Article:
The Department of Homeland Security celebrated a holiday tradition of its own today by announcing the seizure of dozens of domain names that were allegedly used to sell fake consumer swag like jerseys and jewelry.
Once again, the seizures came with fancy code names — “Project Monday 3” and “Project Transatlantic” — and were touted by various federal agencies, including the Justice Department and ICE. This year’s event had a continental flavor thanks to the seizure of 31 European domain names, including those ending in .eu, .be, .dk, .fr, .ro and .uk.
The seizure of 132 sites are part of a twice-yearly ritual that the government conducts on Cyber Monday and shortly before the Super Bowl. The idea is to stand up for intellectual property owners and to protect consumers from buying bogus goods.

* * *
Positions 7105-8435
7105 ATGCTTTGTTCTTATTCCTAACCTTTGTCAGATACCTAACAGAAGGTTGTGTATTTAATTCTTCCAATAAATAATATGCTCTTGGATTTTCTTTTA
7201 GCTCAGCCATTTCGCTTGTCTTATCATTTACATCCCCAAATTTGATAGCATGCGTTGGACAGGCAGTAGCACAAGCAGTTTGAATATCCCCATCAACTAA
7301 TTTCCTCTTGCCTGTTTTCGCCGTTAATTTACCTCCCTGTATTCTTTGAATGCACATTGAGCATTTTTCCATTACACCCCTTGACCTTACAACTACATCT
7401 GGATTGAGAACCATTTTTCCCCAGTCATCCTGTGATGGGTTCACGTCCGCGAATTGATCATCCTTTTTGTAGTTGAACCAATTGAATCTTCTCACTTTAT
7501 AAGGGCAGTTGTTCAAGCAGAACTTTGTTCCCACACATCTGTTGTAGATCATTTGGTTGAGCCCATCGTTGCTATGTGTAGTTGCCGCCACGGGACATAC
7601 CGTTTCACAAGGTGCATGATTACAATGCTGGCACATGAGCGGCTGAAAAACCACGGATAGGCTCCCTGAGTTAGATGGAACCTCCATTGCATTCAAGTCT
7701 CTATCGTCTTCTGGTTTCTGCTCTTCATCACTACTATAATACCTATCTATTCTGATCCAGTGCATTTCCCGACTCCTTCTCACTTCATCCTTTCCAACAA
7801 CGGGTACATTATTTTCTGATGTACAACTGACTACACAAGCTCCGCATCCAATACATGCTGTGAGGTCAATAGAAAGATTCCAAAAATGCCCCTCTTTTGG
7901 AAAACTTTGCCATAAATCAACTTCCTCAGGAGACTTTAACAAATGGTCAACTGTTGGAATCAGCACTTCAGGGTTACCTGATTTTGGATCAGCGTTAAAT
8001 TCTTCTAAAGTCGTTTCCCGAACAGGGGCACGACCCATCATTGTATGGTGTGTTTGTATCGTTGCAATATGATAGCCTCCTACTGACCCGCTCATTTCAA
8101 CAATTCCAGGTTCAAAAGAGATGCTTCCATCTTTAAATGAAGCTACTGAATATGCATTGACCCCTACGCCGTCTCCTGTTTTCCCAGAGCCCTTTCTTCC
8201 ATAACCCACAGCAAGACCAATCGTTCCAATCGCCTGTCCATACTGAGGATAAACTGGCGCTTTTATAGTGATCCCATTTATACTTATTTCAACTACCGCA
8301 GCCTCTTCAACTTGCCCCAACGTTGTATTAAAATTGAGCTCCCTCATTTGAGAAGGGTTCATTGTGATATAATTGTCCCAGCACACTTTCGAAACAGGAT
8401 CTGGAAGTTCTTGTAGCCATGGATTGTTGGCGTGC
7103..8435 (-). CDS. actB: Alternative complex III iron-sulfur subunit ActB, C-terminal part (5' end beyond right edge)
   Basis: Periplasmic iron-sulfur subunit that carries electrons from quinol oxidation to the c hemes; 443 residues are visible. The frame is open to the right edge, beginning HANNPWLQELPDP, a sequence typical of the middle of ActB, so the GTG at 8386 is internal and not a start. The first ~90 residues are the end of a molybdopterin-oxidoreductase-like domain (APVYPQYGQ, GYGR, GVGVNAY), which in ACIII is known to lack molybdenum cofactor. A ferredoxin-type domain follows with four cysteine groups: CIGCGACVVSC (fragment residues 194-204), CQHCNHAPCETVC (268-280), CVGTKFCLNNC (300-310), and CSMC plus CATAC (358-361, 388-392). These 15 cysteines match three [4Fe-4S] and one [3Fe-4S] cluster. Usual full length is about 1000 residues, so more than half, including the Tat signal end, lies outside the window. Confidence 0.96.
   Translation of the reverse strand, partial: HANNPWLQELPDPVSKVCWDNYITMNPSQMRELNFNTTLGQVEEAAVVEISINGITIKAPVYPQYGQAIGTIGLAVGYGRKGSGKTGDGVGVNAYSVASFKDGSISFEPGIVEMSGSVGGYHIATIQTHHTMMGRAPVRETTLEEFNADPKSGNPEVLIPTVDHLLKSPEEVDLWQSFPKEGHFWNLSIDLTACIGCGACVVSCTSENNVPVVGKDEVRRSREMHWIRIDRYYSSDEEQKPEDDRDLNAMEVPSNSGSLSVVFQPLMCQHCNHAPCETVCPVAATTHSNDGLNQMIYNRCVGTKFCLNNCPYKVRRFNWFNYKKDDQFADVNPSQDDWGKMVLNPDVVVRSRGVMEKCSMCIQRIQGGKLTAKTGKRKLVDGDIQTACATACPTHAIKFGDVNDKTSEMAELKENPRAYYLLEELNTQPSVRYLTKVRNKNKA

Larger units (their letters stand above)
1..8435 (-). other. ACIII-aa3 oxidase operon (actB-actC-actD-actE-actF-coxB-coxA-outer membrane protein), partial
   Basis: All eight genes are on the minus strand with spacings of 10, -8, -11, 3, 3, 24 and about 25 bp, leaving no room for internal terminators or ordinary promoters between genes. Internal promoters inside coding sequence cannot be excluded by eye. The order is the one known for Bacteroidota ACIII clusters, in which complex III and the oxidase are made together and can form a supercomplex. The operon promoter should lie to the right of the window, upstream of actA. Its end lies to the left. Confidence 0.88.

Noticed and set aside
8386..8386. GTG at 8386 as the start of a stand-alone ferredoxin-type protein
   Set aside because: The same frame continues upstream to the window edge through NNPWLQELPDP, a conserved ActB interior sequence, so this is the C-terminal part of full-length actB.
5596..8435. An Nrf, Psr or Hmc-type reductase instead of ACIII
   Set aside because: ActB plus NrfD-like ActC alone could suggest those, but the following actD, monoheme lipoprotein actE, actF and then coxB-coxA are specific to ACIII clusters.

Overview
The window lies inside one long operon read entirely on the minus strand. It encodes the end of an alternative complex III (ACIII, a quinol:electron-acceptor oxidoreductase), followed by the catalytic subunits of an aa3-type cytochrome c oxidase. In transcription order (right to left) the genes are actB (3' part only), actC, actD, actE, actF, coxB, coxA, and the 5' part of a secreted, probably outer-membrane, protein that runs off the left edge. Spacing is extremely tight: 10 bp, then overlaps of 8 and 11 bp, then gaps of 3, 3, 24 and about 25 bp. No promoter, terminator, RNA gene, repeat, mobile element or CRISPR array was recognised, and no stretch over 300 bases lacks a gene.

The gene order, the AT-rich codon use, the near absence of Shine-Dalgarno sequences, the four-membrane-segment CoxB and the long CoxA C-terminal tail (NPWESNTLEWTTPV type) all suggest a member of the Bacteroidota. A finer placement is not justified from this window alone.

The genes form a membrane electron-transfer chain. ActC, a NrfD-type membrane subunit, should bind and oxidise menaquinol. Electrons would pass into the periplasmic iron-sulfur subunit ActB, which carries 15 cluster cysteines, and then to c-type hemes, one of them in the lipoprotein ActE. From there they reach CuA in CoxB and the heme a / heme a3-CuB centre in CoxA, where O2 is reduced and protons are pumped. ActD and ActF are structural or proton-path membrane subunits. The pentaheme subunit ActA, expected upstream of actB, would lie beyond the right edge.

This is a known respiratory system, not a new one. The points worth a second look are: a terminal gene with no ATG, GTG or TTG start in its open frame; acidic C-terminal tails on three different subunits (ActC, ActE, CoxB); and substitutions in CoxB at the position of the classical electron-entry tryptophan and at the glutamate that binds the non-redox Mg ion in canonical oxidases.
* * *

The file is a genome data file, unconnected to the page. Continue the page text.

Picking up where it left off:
The law enforcement actions are by and large justified. After all, trademark law forbids selling fake Tiffany jewelry or Nike shoes on the street or in a store. Should the rules be different online?
But while the enforcement goals may be legitimate, some of the government’s tactics are questionable at best. Why, for instance, is this vested under the Department of Homeland Security? Isn’t this agency supposed to be finding Al Qaeda members rather than patrolling the internet for fake Tom Brady jerseys?
Likewise, the government’s authority to grab the domain names may rest on shaky legal ground. As we’ve reported before, the feds are relying on seizure laws intended to confiscate the property of drug dealers — and in some cases are using the seized sites to play copyright propaganda without any apparent legal right to do so.
The feds’ announcement did not identify which websites they seized but the information will come out in coming days.